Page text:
Over Satan’s tyranny
They waited
So it was
Centuries of expectations, with various combinations of differing schools of thought
Some people expecting a political king who would rise to the throne through the wars that he fought
While others expecting a priest who would restore peace through the penetration of the Pharisee’s fa├žade
Yet a baby—100% human, 100% God
So the Word became flesh and was here to dwell among us
In His fullness, grace upon grace, Jesus
Through Him and for Him, all things were created
And in Him all things are sustained
God had made Himself known for the glory of His name
And this child would one day rise as King
But it would not be by the sword or an insurgent regime
It would be by His life
A life that would revolutionize everything the world knew
He would endure temptation and persecution, all while staying true
Humbly healing the broken, the sick and hurting too
Ministering reconciliation, turning the old to new
A life that would be the very definition of what life really costs
Saying—if you desire life, then your current one must be lost
And He would portray that with His own life as His Father would pour out and exhaust
And Jesus would be obedient to the point of death, even death upon the cross
So just 33 years after the day that He laid swaddled in the hay
He hung on a tree suffocating, dying in our place
Absorbing wrath that is rightly ours, but we could never bear the weight
So He took that punishment and he put it in the grave
And He died
And when I say that He died, what I mean is that He died
No breath, noheartbeat, no sign of life
God is a God of justice, and the penalty for our sin equals death
That’s what Christ did on that cross
Then… On the third day, in accordance with scriptures, He was raised from the grave
And when I say that He was raised, what I mean is that He was raised
Lungs breathing, heart pumping, blood pulsing through His veins
The things that He promised were true
He is the risen Son of God, offering life to me and you
Turning our mourning into dancing
Our weeping into laughing
Our sadness into joy
By His mercy, we are called His own
By His grace, we will never be left alone
By His love, He is preparing our home
By His blood, we can sing before His throne
Jesus paid it all
All to Him I owe
Sin had left a crimson stain
He washed it white as snow
So now we, as His bride, are the ones waiting
Like the saints that came before, we’re anticipating
He has shown us that this world is fading
And He has caused our desire to be for Him
So church, stay ready
Keep your heart focused and your eyes steady
Worship Him freely, never forgetting
His great love for you
Immanuel, God with us

HT:  Folk Angel

Tuesday, December 20, 2011

December 18, 2011 | Psalm 137 - The Lord is My Refuge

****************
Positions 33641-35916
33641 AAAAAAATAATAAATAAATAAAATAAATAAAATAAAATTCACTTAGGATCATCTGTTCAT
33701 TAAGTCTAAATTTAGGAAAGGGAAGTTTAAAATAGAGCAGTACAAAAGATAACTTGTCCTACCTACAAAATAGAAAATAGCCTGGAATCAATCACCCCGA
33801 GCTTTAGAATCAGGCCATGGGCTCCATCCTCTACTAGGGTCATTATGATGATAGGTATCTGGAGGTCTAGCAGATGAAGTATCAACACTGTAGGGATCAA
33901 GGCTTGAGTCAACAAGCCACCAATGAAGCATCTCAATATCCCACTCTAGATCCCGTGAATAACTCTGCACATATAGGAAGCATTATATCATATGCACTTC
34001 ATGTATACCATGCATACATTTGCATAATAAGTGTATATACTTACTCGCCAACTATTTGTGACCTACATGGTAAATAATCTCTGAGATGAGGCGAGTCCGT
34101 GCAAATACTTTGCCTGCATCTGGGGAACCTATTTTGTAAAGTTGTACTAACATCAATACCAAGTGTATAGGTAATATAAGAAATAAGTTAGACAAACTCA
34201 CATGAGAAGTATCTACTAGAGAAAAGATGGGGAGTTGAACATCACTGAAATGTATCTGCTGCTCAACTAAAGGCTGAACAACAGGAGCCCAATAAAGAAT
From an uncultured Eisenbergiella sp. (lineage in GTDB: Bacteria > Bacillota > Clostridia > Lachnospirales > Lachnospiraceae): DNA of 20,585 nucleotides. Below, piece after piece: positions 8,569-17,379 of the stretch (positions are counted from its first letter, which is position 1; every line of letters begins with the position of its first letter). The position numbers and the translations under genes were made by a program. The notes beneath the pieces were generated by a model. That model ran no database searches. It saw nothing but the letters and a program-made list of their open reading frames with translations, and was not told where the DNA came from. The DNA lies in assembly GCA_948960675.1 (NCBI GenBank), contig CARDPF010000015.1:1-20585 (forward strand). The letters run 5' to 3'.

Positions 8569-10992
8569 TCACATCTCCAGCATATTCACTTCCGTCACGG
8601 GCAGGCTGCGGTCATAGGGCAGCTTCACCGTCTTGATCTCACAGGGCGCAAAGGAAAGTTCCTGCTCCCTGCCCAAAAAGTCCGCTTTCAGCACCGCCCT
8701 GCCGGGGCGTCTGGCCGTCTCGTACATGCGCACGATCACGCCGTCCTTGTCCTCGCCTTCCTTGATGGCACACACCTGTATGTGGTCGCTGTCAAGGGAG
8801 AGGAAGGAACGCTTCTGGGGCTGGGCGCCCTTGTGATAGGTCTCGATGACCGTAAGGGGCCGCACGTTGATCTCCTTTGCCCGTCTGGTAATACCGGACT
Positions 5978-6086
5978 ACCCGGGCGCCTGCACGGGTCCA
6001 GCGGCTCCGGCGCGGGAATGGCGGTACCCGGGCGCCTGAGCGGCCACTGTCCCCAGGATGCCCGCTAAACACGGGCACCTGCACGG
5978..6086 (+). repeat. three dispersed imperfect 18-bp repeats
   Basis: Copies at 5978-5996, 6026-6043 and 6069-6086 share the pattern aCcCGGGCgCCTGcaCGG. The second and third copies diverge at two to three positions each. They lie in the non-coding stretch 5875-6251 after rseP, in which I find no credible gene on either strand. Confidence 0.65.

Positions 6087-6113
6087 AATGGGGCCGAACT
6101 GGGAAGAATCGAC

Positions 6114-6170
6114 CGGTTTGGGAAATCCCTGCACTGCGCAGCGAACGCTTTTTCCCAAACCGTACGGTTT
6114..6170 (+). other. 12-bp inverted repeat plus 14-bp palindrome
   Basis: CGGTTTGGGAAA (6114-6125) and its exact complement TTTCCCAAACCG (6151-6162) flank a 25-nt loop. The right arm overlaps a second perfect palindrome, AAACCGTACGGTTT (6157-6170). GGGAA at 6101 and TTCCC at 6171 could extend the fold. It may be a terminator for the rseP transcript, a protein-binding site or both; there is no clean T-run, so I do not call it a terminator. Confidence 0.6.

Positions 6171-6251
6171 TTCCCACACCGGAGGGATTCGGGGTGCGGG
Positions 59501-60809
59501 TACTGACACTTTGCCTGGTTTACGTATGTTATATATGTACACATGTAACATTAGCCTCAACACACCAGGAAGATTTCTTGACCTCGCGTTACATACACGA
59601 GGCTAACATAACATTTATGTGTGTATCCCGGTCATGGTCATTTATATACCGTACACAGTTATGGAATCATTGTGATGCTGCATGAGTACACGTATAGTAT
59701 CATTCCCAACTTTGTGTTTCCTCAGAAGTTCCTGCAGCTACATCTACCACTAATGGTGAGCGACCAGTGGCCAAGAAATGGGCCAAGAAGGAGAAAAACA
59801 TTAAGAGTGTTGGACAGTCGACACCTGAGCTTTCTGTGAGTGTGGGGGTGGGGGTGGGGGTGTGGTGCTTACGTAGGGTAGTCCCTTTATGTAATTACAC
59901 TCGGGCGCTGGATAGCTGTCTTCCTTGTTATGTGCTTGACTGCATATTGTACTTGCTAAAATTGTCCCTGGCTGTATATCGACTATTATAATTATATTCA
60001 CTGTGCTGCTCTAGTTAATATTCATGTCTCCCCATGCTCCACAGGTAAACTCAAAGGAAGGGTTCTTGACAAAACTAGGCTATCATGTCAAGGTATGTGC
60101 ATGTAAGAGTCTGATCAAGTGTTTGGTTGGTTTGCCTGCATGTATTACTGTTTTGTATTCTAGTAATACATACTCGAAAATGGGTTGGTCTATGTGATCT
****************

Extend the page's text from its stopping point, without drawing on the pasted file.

This past Sunday we concluded our series looking at the various genres of Psalms called The Songs of Psalms.  I hope it has been helpful to you as it has been to me.  Each week I had the joy to dive deeply into these great writers and their songs and was encouraged, challenged, and exhorted each week.  Preaching and studying the Psalms isn't always easy, but it is always worth the work.  Here is the last sermon in our series from the Imprecatory Psalm, 137.





Audio
Notes


For more:
GBC - Spurgeon on Psalm 137
GBC - Repost | Justice and the Implications of Atheism: Doug Wilson Hits the Nail on Its Head
Sermon - October 16, 2011 | Psalm 23 - The Lord is My Shepherd: Peace in the Shepherd's Arms
Sermon - October 23, 2011 | Psalm 99 - The Lord is My King
Sermon - October 30, 2011 | Psalm 8 - The Lord is My Lord
Sermon - November 6, 2011 | Psalm 1: The Lord is My Delight
Sermon - November 13, 2011 | Psalm 51:  The Lord is My Salvation
Sermon - November 20, 2011 | Psalm 136: The Lord is My God

Saturday, December 17, 2011

Repost | The Gospel and the Story of Everything

I love videos like this and there are tons of them on YouTube.   I may not like every little thing in this video, but its overall message needs to be embraced and articulated by Christians everywhere.  I have found that telling the whole story of Scripture is a powerful tool.  Whether one is talking about salvation, the church, God's providence, or whatever, telling the whole story is helpful.

Also, avoiding the many problems of short changing the gospel can be prevented if we approach evangelism and Christian mission in this way.  The gospel is individual, communal, and cosmic and this approach reveals all three.  It also places us in the story of God. Thus we matter on account of our creation by the Creator, and by participating in the grand story that God is writing.  The church matters.  Sanctification matters.  Prayer matters.  Spiritual growth matters.

Finally, this approach presents a more balanced approach to the various aspects of the gospel such as redemption, deliverance, justification, ransom, etc.  Redemption, for example, is tied clearly to God's work in delivering the Jews from slavery in Egypt.  God as redeemer/deliverer is a powerful message that the New Testament writers pick up on.  We, like they, are in bondage to sin.  Only God can deliver us.

Anyways, here is the video.





HT:  Evangel  

Wednesday, December 7, 2011

Spurgeon on Psalm 137